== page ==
Meet the member – Richard Hurst
Richard Hurst's career began when he joined the merchant navy as a marine engineer in 1966 at the age of 16. He undertook a five and a half year apprenticeship that included six months’ experience within the company’s own workshops and with the ship repair shore-based staff. He attained a First-Class Certificate of Competency and was appointed a second engineer officer at the age of 26.
“I became highly experienced in a wide range of engineering disciplines,” says Richard. “However, following an accident in which I smashed my pelvis, I could no longer carry out my role as a marine engineer.”
After leaving the merchant service Richard travelled to Nigeria, South America and the Gulf, repairing and building power stations. He worked as an installation engineer and a commissioning engineer, installing engines, pumps and pipework, resolving any issues so that the buildings could be signed off, as well as spotting any potential problems before construction began.
In 1989, Richard joined the Water Research Centre (WRc) as a test engineer, testing water fittings to see if they complied with water regulations. He was also a contract manager, overseeing the expert witness cases at the WRc, with responsibility for all testing services other than water byelaws compliance. He was also made responsible for all water byelaws-related consultancy operations.
Richard was promoted to senior account executive to maintain all previous management and contract responsibilities, in addition to undertaking a major new sales role regarding the company’s new certification scheme – Buildcert, which was introduced to expand the company’s testing role to encourage full product approval, assessment and certification, rather than regulations compliance.
“I was proud to be responsible for the commissioning of the water meter test rig built for use in the laboratory,” says Richard. “I suggested design improvements and authored the laboratory control procedures, test and calibration procedures, quality control procedures and uncertainty of measurement calculations for the test rig.”
Subsequently, he designed and built extensions to this rig to enable testing of large bore meters, and single and multi-jet meters. He was responsible for obtaining initial National Measurement Accreditation Service (NAMAS) and later UK Accreditation Service (UKAS) accreditation for these rigs and maintaining the accreditation in subsequent years.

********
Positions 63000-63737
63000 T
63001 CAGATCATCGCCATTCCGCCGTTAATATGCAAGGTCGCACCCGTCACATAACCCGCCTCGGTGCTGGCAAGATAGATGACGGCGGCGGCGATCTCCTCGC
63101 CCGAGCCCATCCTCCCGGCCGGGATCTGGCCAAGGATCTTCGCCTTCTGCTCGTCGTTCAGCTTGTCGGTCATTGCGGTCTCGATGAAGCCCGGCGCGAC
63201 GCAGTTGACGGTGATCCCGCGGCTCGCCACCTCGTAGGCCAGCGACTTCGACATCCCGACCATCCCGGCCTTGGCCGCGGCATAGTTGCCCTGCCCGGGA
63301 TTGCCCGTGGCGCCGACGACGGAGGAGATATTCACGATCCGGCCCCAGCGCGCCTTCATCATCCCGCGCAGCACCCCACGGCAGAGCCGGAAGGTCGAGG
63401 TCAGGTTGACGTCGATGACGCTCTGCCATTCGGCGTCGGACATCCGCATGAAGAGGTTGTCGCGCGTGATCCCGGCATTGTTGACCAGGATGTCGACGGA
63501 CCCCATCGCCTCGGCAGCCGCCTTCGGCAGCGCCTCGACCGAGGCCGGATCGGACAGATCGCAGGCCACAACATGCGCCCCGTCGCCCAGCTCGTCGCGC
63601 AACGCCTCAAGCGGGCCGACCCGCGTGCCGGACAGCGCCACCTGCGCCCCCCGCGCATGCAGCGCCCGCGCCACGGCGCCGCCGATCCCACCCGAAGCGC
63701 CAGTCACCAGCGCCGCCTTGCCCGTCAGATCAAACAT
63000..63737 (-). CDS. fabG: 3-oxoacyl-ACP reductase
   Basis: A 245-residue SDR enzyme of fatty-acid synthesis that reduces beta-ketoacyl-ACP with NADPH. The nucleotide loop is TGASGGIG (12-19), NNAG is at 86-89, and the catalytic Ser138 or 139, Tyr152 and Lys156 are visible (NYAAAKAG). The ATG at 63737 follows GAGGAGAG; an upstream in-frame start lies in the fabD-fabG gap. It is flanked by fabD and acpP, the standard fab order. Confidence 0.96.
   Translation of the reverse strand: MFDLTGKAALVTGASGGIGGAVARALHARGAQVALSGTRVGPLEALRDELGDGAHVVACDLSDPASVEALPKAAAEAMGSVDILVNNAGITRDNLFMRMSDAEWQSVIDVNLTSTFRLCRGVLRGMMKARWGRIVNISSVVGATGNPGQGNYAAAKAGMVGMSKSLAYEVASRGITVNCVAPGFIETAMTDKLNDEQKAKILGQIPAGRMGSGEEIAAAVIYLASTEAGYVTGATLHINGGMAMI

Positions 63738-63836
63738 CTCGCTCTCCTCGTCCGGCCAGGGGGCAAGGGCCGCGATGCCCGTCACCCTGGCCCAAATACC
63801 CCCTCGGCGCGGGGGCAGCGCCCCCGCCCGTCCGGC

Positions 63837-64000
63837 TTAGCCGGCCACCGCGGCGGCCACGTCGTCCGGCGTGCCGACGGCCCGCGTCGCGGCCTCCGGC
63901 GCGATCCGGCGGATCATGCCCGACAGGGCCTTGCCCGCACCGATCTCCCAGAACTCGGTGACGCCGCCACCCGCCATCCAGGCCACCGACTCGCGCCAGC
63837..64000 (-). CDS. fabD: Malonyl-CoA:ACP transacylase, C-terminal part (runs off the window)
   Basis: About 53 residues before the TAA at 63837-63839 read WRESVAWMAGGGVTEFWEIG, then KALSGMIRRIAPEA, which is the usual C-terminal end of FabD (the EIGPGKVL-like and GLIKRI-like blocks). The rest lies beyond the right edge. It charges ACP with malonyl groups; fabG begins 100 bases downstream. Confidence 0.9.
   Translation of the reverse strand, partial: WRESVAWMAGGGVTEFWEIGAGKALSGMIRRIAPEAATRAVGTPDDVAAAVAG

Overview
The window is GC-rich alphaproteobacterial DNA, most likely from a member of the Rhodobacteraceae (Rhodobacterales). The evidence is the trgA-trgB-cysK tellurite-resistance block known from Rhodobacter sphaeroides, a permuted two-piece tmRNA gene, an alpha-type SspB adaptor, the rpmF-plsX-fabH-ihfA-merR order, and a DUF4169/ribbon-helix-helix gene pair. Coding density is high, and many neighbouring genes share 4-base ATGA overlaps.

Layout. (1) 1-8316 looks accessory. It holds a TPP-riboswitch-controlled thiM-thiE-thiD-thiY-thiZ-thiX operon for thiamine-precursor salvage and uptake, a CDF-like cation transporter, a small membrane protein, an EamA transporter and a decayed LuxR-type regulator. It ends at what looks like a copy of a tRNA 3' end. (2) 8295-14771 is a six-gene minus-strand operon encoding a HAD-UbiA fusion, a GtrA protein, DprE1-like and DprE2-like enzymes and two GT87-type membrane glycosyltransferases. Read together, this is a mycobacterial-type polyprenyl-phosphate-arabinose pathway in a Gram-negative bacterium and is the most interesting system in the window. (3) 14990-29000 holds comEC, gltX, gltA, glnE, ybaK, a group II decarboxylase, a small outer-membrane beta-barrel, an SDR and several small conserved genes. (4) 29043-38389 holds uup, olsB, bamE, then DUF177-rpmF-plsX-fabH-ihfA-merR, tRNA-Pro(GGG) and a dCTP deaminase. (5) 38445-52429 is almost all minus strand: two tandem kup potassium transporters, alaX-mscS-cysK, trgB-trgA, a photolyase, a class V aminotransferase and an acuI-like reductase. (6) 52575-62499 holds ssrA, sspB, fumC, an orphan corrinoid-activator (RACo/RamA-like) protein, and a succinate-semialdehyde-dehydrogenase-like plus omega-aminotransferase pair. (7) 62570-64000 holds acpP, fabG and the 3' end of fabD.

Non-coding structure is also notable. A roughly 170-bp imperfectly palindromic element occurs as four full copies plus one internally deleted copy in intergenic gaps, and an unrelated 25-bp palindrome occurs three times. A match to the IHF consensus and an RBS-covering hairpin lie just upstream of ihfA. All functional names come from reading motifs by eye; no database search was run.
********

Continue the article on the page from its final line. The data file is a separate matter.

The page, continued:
“I was responsible for the initial ideas that lead to the initiation by the NHS of the D 08 standard for the testing and third-party certification of thermostatic mixing valves for healthcare premises,” reveals Richard. “This included initiating the project with NHS estates. I then sat on the expert panel writing the standard. I promoted the plan to manufacturers, which led to the initiation of the TMV3 scheme and its successful operation for more than 20 years.”
Richard was solely responsible for writing the laboratory test and calibration procedures, rig design, training of laboratory staff and gaining of UKAS certification at the first attempt. For some time during this period, he was also acting as the internal quality control auditor for all laboratory systems under the auspices of UKAS.
“Over 60 expert witness investigations were undertaken during my time at WRc, and in self-employment around 10 cases a year,” explains Richard. “In particular, the work on the catastrophic failure of a water sewer tunnel in the South-West was a highlight. The two tunnels of 2.5 miles in length were to have a life span of 100 years, but failed within their first two years. The technical investigation and the production of the reports was led by myself, and the resultant recovery of the majority of the costs was due to the report’s technical quality and apportionment of the cause of failure. The settlement was negotiated in favour of our client without the need for a court case.”
Going it alone
In 2003, Richard set up his own water industry specialist consultancy, which operates in many areas of water engineering consultancy, including system design; with regard to water and building regulatory issues. His consultancy is also regularly employed in engineering cases requiring expert evidence.
“RAH Consultancy has advised major engineering and construction firms on their water system design and installation within multi-storey domestic accommodation, scientific laboratories and other major sites,” explains Richard. “We have also designed and overseen the construction of domestic hot and cold water systems.”
RAH Consultancy has been directly involved in the design and costing of major water system development in areas such as system failure, leakage from water mains, design and service investigation.
Richard is a Fellow of the Chartered Institute of Plumbing and Heating Engineering and has also recently become a Registered Plumber.
“This qualification allows me to operate as an approved contractor within the meaning of the Water Supply (Water Fittings) Regulations 1999,” explains Richard. “I can therefore sign off plumbing systems on works carried out by or under my direction as being compliant with the water regulations. I have long been an Incorporated Engineer and am now actively applying for promotion to chartered status under the auspices of the Chartered Institute of Plumbing and Heating Engineering (CIPHE).”